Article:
In the long term, many evangelicals are hoping that conservative judges will overturn rulings on social issues including gay marriage and Roe v. Wade, the landmark 1973 Supreme Court case that established a nationwide right to abortion access.
“There’s no question we are losing the culture war, but we haven’t lost it,” said Dr. Richard Land, president of the Southern Evangelical Seminary. “There’s been incalculable damage done by Mr. Obama, but much of it can be undone just by undoing his executive orders.”
Mr. Trump, who grew up in a Presbyterian church and has since attended a Reformed Church in America congregation, said in June: “Jesus to me is somebody I can think about for security and confidence.” He added, “I consider the Christian religion so important.”
Ultimately, more than 80% of white evangelical Christians voted for Mr. Trump, as did 52% of Catholics. Mr. Land said that evangelicals realize Mr. Trump isn’t “one of them,” but they have been encouraged by his defense of religious freedom and by appointments to the Trump administration, especially Mr. Pence.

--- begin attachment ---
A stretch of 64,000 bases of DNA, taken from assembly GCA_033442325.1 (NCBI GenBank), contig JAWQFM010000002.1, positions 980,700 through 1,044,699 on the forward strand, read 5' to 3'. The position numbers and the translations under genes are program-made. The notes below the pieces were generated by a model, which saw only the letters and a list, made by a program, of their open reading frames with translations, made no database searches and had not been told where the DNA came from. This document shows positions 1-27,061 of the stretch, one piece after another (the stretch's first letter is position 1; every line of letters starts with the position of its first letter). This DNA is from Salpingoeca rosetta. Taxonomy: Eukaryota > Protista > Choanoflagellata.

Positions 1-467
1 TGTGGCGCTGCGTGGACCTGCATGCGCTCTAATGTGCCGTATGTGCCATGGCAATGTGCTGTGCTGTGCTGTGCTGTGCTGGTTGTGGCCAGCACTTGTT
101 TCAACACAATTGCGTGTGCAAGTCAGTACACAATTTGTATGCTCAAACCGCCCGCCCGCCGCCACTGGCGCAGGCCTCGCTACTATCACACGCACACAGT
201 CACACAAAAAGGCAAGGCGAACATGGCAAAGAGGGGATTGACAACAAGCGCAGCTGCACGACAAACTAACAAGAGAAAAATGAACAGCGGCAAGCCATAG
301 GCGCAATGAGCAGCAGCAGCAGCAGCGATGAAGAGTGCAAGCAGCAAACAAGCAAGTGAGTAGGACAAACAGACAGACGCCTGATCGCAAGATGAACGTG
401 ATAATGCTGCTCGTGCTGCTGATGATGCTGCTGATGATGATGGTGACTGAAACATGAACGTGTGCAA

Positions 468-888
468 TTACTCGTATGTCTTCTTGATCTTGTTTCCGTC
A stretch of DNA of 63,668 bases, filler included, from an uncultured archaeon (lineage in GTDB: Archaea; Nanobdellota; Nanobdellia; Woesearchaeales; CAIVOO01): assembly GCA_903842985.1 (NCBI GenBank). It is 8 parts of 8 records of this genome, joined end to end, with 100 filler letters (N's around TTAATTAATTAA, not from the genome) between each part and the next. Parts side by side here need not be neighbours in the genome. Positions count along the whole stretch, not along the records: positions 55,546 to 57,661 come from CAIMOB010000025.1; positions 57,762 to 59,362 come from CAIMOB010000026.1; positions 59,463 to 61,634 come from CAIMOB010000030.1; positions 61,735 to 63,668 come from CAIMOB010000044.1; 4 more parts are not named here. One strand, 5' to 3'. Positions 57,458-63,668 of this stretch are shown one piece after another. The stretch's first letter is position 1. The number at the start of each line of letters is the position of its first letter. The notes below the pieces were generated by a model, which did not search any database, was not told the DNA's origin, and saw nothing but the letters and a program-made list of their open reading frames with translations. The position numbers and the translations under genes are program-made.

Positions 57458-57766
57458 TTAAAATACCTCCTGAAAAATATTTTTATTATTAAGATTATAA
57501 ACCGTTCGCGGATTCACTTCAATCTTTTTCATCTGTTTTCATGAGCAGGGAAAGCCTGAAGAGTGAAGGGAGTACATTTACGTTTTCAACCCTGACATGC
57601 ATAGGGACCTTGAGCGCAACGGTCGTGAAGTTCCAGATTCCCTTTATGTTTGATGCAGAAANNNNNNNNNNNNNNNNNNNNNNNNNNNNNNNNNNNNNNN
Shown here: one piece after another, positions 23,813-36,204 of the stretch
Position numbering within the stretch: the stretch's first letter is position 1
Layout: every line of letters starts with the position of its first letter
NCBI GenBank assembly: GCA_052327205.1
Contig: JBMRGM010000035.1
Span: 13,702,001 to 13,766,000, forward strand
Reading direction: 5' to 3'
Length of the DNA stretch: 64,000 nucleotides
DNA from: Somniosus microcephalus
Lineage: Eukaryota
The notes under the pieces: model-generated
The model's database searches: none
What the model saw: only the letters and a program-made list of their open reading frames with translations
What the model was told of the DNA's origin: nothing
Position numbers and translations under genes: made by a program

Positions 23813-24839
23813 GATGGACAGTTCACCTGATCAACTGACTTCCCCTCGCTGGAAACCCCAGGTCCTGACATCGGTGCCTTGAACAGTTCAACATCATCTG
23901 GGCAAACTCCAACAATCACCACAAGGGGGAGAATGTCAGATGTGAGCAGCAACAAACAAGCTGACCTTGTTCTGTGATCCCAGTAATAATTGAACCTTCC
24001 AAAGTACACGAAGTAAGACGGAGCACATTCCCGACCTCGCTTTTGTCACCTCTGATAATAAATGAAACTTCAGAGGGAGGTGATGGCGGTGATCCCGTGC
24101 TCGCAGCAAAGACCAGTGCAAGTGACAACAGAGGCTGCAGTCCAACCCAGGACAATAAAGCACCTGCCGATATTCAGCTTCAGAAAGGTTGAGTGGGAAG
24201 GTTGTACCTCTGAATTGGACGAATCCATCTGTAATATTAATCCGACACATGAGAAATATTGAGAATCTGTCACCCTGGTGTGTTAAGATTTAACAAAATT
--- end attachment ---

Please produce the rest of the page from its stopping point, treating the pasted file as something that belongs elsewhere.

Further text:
Betsy DeVos, Mr. Trump’s choice for education secretary, said in the past that she wanted to work in education to “advance God’s kingdom,” according to a recording obtained by Politico.
Jerry Falwell Jr., the president of Liberty University and one of Mr. Trump’s earliest and most steadfast evangelical backers, said he was initially offered the secretary of education post. He turned it down, he said, citing family concerns but continues to counsel Mr. Trump by phone.
“He’s going to end up being for conservatives another Ronald Reagan,” said Mr. Falwell, whose father of the same name founded in the late 1970s Moral Majority, an organization that helped launch the modern religious right. “Probably better than Ronald Reagan in a lot of ways.”
Representatives for Mr. Trump didn’t respond to requests for comment.
An array of socially conservative organizations are hoping to capitalize on Mr. Trump’s victory.
“God gave our country a break,” said Alan Sears, chief executive officer of the Alliance Defending Freedom, a conservative legal organization that advocates for religious liberty, in a video posted on the group’s website. As he asked for donations, he said: “We can either move ahead and halt evil, or we can flounder and think that somebody else will take care of the problem for us.”
At the same time, Planned Parenthood Federation of America—which has become a national symbol for abortion access—saw an immediate spike in fundraising after the Nov. 8 election, including 50,000 donations made in the name of Mr. Pence.